Re: Vne of 25 kts at landing approach height? Really?
Reading through the NTSB report, the most salient points of which are included in the article anyway, it seems to me that it wasn't so much a case of exceeding Vne but commanding a flight surface deflection that exceeded the VA (Design maneuvering speed) limit i.e. at the speed it was travelling, the commanded elevon deflection produced more force than the airframe could sustain.
The root cause of this was commanding a nose-down attitude to regain the glideslope when the aircraft was gusted above it and this commanded node-down attitude inevitably resulted in an increase of both the vertical descent rate and the airspeed, taking it to VA. However, regaining the correct vertical descent rate once the aircraft got back on to the glideslope required a nose-up attitude and the degree of up-elevon commanded to achieve this, whilst it was at VA, broke the aircraft.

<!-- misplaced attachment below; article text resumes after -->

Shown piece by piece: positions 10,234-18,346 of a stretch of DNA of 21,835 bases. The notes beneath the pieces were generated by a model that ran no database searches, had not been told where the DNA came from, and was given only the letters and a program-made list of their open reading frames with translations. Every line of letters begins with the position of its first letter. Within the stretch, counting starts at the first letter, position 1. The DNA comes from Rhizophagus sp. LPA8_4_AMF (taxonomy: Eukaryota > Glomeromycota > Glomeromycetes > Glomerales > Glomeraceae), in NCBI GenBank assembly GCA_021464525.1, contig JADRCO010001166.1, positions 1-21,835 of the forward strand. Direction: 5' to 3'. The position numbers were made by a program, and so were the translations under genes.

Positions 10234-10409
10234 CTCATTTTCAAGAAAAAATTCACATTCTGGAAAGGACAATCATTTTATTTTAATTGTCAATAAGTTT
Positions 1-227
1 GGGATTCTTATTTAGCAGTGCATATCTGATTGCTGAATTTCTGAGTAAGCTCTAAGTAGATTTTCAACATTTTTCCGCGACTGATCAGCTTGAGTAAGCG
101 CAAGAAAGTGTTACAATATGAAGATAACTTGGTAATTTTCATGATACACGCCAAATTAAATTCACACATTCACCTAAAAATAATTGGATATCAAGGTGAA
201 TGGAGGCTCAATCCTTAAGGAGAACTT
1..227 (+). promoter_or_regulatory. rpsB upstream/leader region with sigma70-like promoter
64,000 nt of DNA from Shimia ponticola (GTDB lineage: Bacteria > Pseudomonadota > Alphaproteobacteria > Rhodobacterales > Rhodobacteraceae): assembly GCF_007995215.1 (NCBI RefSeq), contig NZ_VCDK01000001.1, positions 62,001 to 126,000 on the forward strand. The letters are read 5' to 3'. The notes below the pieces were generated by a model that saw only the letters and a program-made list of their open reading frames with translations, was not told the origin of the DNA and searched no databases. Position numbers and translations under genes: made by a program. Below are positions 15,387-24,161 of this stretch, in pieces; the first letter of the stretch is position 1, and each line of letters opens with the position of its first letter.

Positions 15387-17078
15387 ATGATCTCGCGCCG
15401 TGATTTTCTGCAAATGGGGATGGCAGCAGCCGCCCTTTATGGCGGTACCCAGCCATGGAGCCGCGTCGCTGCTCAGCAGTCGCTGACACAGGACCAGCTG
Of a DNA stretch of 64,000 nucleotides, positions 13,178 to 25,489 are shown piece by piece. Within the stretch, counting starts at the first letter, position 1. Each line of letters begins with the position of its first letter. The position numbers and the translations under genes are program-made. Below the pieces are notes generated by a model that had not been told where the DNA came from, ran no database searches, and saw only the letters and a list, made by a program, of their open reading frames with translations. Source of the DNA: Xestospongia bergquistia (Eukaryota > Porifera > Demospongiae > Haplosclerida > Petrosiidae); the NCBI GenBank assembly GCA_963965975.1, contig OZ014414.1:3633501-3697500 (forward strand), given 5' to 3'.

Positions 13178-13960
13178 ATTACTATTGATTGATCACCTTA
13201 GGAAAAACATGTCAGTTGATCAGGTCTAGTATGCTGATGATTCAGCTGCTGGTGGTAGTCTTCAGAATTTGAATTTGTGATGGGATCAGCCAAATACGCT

I think it has to be said that commanding a nose-down whilst on the glideslope, in close proximity to touch-down (and the ground) and whilst already in its maximum drag configuration, which meant that it had no further way to reduce airspeed, was not a wise move because the increase in both the airspeed and vertical descent rate was predictable; the autopilot landing routine should have known this and either landed further down the runway, if it thought there would still be enough runway left, or gone around if there wasn't.
The fix, as mentioned in the article, is to fit an airbrake so that instead of needing to command a node-down to regain the glideslope the airspeed can be reduced, which will bring it back on to the glideslope, without increasing the vertical descent rate or exceeding VA.